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Date & Time

Monday Mon, 29 Jan 2024


Bangalore International Centre
7, 4th Main Road, Domlur II Stage
Bangalore, Karnataka 560071 India

This solo dance production thematises the story of Goddess Kamakshi.

Generally, the story that is being told is Manmadha, the Lord of Love, is requested to disturb the penance of Lord Shiva, so that Lord Shiva can unite with Rudrani and thereby the child (Karthikeya) they beget can kill Tarakasura. But it is noted that, between Manmadhadahanam and Kumarasambhavam, there is a gap of 60,000 years, as stated in Lalithobhākyanam/ Lalithā Mahātmya from Brahmanda Puranam.

It is said that Bhandasura came from the ashes of Manmadha, after Lord Shiva burnt him with this third eye. To put an end to his menace, the Goddess herself manifests as Kameswari (Kamakshi) and kills Bhandasura to ashes, not before marrying Kameswara, a manifestation of Lord Shiva. It is from the ashes of Bhandasura that Manmadha is resurrected again and Kumarasambhavam happens. This is the mythological story.

Bhandasura symbolises our five deadly sins and Goddess Kamakshi, the ultimate supreme. Thus, the spiritual story that is being conveyed is how a person becomes enslaved by the five deadly sins and how the Goddess herself, being the ultimate supreme, comes to our rescue, when we run out of control even though we are equipped to lead a better life of truth, consciousness and bliss.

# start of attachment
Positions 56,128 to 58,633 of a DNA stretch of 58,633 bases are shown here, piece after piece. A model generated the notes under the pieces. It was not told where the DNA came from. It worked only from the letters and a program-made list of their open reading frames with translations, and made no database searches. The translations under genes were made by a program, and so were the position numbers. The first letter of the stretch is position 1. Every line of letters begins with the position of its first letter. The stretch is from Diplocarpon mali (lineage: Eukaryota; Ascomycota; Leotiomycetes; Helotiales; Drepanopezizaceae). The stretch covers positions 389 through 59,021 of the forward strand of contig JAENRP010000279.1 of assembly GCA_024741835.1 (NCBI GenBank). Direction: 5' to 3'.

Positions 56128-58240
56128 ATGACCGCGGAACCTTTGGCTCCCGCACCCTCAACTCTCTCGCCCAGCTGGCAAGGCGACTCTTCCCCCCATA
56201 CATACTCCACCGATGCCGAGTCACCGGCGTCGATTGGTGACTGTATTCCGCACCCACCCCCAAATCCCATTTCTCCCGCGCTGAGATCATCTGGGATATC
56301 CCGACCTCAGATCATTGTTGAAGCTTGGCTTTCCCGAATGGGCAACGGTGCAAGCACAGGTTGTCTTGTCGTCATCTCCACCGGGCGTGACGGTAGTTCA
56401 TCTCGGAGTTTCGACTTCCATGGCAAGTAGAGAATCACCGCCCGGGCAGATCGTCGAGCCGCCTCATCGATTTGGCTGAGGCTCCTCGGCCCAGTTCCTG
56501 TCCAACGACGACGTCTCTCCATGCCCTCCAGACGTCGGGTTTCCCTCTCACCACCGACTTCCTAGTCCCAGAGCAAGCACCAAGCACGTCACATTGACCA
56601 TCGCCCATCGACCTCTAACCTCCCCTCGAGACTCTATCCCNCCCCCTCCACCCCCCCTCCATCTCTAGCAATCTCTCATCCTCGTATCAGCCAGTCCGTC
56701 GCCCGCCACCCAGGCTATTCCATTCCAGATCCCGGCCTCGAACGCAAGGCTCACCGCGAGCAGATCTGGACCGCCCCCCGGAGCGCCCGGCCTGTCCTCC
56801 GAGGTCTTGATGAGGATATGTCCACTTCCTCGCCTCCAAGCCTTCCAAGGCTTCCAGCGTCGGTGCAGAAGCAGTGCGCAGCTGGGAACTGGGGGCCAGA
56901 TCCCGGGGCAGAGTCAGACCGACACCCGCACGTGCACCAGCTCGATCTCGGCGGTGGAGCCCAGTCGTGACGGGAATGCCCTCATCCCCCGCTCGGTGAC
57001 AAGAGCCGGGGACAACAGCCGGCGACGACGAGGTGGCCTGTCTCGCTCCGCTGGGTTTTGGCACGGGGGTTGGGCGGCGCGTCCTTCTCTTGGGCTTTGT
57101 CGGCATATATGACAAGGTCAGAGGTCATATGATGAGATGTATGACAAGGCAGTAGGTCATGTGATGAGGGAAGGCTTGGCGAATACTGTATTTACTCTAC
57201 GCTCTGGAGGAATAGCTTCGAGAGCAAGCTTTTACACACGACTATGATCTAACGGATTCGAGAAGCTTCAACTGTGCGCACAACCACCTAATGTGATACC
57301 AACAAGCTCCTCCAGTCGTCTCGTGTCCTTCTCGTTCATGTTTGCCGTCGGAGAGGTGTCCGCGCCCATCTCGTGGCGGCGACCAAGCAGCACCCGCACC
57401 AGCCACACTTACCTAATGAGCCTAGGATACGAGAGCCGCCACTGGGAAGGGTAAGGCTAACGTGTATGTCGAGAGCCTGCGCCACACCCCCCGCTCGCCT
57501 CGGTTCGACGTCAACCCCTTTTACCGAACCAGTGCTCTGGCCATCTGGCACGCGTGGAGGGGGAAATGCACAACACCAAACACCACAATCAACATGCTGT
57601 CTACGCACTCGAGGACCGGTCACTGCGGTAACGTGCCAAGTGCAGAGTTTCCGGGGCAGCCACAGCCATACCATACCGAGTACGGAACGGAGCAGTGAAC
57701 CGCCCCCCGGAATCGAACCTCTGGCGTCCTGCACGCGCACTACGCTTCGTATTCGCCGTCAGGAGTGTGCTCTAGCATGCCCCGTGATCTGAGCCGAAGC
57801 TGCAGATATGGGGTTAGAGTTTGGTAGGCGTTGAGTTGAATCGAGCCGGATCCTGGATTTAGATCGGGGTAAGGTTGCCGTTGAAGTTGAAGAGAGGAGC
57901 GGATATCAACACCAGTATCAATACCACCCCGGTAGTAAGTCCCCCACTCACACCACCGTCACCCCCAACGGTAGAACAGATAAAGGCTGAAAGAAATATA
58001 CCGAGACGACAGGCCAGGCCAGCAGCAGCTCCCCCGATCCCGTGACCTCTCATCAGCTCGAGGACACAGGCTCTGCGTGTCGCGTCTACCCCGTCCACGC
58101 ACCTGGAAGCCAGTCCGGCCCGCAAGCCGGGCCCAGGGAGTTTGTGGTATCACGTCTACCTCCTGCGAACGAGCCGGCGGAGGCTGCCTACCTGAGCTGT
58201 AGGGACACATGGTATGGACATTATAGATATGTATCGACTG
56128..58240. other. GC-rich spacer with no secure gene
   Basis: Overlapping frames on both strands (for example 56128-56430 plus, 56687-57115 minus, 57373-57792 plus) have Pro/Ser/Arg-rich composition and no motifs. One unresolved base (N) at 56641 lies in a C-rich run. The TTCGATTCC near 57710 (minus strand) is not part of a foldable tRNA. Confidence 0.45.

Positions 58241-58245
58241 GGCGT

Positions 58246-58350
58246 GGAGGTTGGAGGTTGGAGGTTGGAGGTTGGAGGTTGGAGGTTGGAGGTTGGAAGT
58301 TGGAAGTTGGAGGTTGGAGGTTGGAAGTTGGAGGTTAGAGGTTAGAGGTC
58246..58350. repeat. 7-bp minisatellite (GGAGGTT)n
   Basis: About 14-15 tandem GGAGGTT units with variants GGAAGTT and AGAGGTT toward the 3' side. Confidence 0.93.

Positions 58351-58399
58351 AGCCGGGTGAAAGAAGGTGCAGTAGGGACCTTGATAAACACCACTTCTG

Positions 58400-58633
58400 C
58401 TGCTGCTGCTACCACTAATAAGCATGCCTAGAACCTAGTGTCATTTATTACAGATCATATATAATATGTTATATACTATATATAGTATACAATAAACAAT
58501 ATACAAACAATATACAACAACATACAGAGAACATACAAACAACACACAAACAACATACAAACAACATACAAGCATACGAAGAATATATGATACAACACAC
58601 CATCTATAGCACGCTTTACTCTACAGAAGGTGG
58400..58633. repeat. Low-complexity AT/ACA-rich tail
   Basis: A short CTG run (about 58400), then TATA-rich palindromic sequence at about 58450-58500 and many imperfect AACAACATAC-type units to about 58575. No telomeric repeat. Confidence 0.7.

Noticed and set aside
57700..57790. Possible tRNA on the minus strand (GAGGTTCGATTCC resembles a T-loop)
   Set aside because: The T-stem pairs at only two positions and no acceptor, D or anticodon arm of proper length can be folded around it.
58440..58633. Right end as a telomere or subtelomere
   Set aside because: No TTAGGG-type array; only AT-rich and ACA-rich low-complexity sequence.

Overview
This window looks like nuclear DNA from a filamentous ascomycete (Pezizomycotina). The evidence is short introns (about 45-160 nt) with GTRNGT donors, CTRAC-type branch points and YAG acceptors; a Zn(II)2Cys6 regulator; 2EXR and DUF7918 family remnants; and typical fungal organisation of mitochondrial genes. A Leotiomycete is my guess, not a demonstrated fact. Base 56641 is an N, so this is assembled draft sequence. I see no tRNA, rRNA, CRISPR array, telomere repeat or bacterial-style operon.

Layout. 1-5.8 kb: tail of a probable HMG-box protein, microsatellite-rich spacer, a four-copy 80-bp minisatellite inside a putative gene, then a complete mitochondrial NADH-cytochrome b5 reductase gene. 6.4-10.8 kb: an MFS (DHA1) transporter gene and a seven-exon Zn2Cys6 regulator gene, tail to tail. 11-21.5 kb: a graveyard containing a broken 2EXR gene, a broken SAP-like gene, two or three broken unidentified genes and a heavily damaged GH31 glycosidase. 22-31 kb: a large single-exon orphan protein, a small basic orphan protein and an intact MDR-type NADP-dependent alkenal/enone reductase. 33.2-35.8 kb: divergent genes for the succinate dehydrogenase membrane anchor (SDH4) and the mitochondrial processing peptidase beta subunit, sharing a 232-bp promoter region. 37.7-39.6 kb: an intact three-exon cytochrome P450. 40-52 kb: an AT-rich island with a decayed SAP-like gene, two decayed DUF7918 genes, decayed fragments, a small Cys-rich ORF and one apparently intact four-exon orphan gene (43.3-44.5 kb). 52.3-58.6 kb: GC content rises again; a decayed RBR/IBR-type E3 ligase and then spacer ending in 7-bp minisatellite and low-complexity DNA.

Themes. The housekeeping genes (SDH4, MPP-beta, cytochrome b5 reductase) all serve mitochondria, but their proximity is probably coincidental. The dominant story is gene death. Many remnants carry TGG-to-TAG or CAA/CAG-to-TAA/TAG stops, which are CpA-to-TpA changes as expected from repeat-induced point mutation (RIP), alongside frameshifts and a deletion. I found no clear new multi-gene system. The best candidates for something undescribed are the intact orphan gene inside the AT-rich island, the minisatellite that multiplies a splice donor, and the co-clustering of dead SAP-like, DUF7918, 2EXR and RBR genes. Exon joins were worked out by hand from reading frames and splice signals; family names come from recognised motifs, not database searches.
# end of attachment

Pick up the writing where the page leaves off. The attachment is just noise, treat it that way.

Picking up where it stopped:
The lyrics for the script are adapted from Sri Lalitha Sahasranama, Soundarya Lahiri, Mooka Panchas’athi, Rajarajeswari Choornika and Kamakshi Suprabhatam.

Concept, Research, Script, Dance Composition, Nattuvangam, Extract & Narration: D Dilip
Music Composition & Vocal: Srikanth Gopalakrishnan
Mridangam, Kanjira & Jathi: Guru Bharadwaaj
Flute: J B Sruthi Sagar
Veena: Anjani Srinivasan
Tabla & Damaru: Ganapathi
Idakka: Sumesh
Mandolin: Jayavigneshwar
Sound Engineer: Saravanan Subramaniam
Recorded at Aarabhi Studios

Supported by:


D Dilip


Introduced to tradition and culture by his late grandmother, V Shantha Bai, Dilip’s passion for the arts emerged in childhood. He began learning classical dance in 2012, focusing on Kuchipudi under the guidance of Guru Kalaimamani Sailaja and Saila Sudha. Inspired by various classical dances, he incorporates comparative study methods from his graduate studies.

Dilip’s unyielding curiosity led him to explore dance and music extensively, evolving into a Nattuvangam and Stree Vesham artist. Additionally, he learned Carnatic vocal from Kalaimamani Smt. Rajeswari, Thiruvidaimaruthur Sri. S. Radhakrishnan, and Karaikal Sri. Venkatasubramanian, and Mridangam for a year from Sri. Bakthan, Pondicherry. Dilip is a recipient of the Ministry of Culture’s ‘Scholarship to Young Artist’ by CCRT.